Deliberative public processes do not exist to promote good ideas, but to stop bad ones. Election days, like the one just past, are part of such a public winnowing. Electronic voting increasingly appears to be a good idea that may be condemned as bad during the long 12-month countdown to the 2004 presidential election.
E-voting has gone from curiosity to production in less than a decade, with the most recent push coming from the Help America Vote Act -- the legislation intended to help fix the counting crisis that followed the 2000 election, in which the U.S. Supreme Court effectively cast the deciding vote.
Next year's election marks the debut of e-voting in prime time. Among the many flavors of new election gear are direct recording electronic (DRE) voting machines -- some are touch-screen units and others act more like ATMs.
Their growing use has attracted increasing scrutiny of their integrity. A vocal chorus of critics warns that the risks inherent in electronic voting place our very democracy at risk.
Indeed, public trust in the electoral process rests on accurate, auditable tabulations of all votes. One that issue, there is general agreement. The point of departure is whether DRE machines can do the job.
A Matter of Record
Critics contend the answer is no -- not now, not ever. They argue e-voting is riddled with attack points, and the only way to make electronic voting machines safe for democracy is to print a paper copy of every digital transaction.
As critics see it, the paper record is the only record that really counts -- it is a voter verified paper trail in what they call computer-assisted elections.
At the risk of parsing words, computer-assisted balloting is apparently what happens to e-voting when people refuse to get over their love affair with the physical artifact.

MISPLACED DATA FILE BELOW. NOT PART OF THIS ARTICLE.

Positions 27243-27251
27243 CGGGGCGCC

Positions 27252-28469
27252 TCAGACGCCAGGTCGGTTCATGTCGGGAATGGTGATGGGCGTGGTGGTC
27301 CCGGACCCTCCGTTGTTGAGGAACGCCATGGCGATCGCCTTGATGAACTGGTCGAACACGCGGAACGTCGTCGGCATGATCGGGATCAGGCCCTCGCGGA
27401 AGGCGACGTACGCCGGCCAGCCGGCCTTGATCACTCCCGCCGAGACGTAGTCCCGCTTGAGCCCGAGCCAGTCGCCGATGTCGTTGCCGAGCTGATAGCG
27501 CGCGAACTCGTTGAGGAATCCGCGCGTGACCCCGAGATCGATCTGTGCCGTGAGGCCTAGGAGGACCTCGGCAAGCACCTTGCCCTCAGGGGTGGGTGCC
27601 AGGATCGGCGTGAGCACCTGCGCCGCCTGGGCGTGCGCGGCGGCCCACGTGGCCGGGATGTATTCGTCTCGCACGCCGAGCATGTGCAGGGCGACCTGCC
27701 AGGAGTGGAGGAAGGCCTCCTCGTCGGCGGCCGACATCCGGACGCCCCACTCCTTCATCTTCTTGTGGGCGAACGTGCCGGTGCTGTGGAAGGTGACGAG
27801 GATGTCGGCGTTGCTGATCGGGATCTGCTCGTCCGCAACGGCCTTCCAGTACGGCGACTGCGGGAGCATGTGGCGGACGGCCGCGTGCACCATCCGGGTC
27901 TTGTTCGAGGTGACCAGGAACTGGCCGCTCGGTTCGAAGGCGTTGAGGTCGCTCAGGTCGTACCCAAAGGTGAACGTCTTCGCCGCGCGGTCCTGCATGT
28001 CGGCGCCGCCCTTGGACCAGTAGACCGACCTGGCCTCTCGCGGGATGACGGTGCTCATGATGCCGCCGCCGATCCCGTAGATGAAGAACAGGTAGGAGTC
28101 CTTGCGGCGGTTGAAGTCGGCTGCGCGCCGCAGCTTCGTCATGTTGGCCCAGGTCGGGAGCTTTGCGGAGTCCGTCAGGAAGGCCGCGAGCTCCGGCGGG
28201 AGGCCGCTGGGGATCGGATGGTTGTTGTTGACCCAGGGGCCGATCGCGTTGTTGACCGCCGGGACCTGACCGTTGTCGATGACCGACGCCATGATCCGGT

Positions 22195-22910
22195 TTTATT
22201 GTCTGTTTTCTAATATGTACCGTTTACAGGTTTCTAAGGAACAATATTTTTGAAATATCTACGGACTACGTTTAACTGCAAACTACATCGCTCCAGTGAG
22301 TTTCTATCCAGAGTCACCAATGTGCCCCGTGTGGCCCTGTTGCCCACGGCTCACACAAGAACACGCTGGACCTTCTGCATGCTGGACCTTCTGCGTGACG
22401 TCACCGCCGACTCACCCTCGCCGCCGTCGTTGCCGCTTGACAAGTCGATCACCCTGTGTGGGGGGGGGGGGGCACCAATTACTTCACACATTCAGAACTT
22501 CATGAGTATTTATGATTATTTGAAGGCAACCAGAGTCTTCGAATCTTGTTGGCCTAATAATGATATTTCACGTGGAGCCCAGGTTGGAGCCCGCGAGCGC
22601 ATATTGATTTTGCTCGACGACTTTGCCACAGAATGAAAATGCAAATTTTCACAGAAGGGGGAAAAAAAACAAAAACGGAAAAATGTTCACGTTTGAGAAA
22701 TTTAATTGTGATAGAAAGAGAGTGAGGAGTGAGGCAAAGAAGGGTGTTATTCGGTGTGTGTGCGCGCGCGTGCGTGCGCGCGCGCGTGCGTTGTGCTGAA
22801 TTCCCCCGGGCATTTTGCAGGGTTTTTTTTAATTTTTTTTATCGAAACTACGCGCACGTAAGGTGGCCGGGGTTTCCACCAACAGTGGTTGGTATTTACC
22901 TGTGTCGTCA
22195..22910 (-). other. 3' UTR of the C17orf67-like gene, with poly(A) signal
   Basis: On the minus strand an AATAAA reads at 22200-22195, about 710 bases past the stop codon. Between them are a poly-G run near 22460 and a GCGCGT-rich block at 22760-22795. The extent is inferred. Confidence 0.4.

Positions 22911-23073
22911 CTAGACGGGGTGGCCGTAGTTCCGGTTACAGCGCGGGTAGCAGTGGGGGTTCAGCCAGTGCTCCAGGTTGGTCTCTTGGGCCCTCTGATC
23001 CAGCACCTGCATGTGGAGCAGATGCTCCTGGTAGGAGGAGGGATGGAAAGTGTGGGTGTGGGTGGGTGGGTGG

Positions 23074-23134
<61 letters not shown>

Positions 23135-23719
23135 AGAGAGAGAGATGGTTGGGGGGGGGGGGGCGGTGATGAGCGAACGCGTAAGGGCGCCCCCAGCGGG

For their part, the companies that make e-voting technologies hold out the successful (if limited) administration of elections in nearly 40 states during the last decade. With variation among competing products, manufacturers also point to built-in audit trails, encryption and their system's ability to print receipts. Importantly some systems keep the electronic ballot whole (without a physical artifact) that can be subjected to automated and manual recounts.
Source code for one voting system, which appeared earlier this year on the Internet, was purported to provide smoking gun evidence of e-voting's shortcomings. The documents behind last July's public spat between a researcher at John Hopkins University who analyzed the code and Diebold Elections Systems are a remarkably dissatisfying read. Diebold was "shocked and disappointed" by the allegations but failed to fully refute them. The John Hopkins report was subsequently sullied by the researcher's failure to disclose a financial interest in a Diebold competitor.
Expecting Too Much?
The debate about the future of the polling place ignores how a growing majority of American voters actually cast their ballots -- through the mail. Absentee voters trust their ballots to the U.S. Postal Service, and those ballots are caught up in the flow of the 200 billion pieces of mail delivered by the USPS each year -- much like the Internet routes messages regardless of type.
The Internet analogy is important here. Vote-by-mail is to e-voting what NetFlix is to video-on-demand: They are both future-leaning models that use the conventional mail as a surrogate for a network. Where vote-by-mail is concerned, the USPS delivery network is trusted because it is familiar -- not because it is free of attack points.
Regrettably, without perfect results next year, e-voting itself is at risk. These recently certified systems bring with them unrealistic expectations of perfect accuracy, even as they replace decertified punch-card machines taken out of service because their growing rates of lost votes can no longer be tolerated.
Is 2004 too early for e-voting? Perhaps. Is it a delicious target? Probably. A useful scapegoat if things go wrong? Absolutely.
Should an epitaph for e-voting become necessary, we could use a throwaway line from a recent decision of the 9th Circuit Court of Appeals: "No voting system is foolproof, of course, and the Constitution does not demand the use of the best available technology."